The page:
You make me feel like there’s something good in the world I can hold on to,’ Aaron says. He kisses me again, draws me so close it’s almost hard to breathe. ‘I love you, Gem. And I promise I’ll hold your heart forever.’
When Gemma meets Aaron, she feels truly seen for the first time. Their love story is the intense kind. The written-in-the-stars, excluding-all-others kind. The kind you write songs about.
But little by little their relationship takes over Gemma’s life. What happens when being seen becomes being watched, and care becomes control?
Told in both Gemma’s and Aaron’s words, this is a raw, moving exploration of gaslighting in teenage relationships that skewers our ideas of what love looks like.
Karen Gregory has been a confirmed bookworm since early childhood. She wrote her first story about Bantra the mouse aged twelve, then put away the word processor until her first child was born, when she was overtaken by the urge to write. Her first novel, Countless, published in 2017, was shortlisted for the Leeds Book Award and longlisted for the Branford Boase. Her second novel, Skylarks, was published in 2018. Karen lives in Wiltshire with her family.
What I Thought
This starts out like a love at first sight teen romance, where main character Gemma gets swept away by the enigmatic Aaron. As do we to a certain extent, despite knowing that something is going to go wrong.
Gemma is overshadowed at home by her football playing younger brother Michael and Aaron sees this – and her.
With beach picnics and expensive gifts Gemma falls deeper and despite friends concerns she fails to see the warning signs. And that’s because they are so subtle at first. Things that are easily dismissed or put down to coincidence.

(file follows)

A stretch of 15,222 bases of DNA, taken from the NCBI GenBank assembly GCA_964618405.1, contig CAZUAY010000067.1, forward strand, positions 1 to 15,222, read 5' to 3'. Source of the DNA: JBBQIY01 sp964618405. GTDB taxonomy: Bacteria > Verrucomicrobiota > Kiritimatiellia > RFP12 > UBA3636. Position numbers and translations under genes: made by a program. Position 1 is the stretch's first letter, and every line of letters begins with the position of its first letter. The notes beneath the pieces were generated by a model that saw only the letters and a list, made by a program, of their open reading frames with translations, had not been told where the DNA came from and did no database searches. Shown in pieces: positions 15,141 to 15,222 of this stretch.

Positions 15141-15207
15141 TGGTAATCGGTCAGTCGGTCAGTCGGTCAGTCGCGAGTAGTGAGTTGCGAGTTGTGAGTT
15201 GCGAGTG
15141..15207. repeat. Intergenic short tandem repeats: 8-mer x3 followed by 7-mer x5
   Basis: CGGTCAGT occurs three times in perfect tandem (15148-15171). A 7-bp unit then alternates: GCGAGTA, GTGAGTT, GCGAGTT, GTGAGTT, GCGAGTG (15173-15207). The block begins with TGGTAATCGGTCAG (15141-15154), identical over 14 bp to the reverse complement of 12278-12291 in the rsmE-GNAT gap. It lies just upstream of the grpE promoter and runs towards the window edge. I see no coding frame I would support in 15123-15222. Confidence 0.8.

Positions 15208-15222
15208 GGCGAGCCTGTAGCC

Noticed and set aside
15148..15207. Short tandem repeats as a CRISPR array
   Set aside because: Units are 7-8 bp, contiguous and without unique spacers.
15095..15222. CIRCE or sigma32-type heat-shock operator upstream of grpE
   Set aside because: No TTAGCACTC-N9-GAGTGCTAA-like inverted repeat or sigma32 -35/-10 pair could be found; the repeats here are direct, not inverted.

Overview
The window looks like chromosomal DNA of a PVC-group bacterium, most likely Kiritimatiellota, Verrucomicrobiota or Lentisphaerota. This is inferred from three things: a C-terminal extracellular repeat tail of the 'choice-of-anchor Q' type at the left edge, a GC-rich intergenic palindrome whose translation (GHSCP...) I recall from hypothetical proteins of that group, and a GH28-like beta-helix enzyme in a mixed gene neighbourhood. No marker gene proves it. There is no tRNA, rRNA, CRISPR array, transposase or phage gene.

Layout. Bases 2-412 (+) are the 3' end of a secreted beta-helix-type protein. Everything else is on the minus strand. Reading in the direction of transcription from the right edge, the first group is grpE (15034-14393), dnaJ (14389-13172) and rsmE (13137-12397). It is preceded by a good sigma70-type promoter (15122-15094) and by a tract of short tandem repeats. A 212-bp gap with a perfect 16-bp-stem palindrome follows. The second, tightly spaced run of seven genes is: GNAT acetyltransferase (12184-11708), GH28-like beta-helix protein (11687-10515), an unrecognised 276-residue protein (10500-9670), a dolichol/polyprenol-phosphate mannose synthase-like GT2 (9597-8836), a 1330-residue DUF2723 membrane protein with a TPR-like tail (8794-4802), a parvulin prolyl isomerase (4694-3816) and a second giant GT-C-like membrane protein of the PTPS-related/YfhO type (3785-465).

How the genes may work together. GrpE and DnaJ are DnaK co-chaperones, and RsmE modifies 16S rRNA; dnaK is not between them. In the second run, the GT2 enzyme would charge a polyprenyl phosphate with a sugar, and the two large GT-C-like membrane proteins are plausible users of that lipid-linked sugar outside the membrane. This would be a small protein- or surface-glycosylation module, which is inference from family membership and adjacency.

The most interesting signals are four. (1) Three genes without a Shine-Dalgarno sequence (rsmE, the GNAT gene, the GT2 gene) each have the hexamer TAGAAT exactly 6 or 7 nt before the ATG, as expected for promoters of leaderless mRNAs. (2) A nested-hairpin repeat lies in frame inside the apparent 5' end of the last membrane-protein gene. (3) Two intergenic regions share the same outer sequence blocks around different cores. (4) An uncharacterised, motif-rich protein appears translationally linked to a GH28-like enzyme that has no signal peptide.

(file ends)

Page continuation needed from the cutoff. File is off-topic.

This is an interesting look at gaslighting in a relationship, made even more complex by the addition of Aaron’s point of view, one that doesn’t immediately portray neon flashing lights but indicates that something has gone wrong in a past relationship.
The author makes it clear in a postscript that having his point of view included doesn’t excuse any behaviour but it helps the reader explore the psychology of the phenomenon from both sides.
I loved the inclusion of Gemma’s family dynamic and it was intriguing how particularly her parents relationship set some foundations for certain behaviours to be seen as normal. That’s what is very tricky with emotional abuse in particular, in most relationships – even with friends – things are said that can be hurtful or occasionally manipulative, when does it become abuse?
Set in college we see how important friendships are to teenagers in navigating their transition between child and adulthood. Gemma’s great love is country music and songwriting and her changing relationships with her family, friends and activities are powerful indicators of what is happening. In isolation her relationship with Aaron can definitely be seen as romantic, but in the wider context the cracks show.
All in all this is a very powerful read that reminded me of You by Caroline Kepnes. Trigger warnings for emotional, physical and sexual abuse.
Do check out what the other reviewers on the tour thought.
Thank you to Faye Rogers and Bloomsbury for the gifted copy for the purposes of this honest review.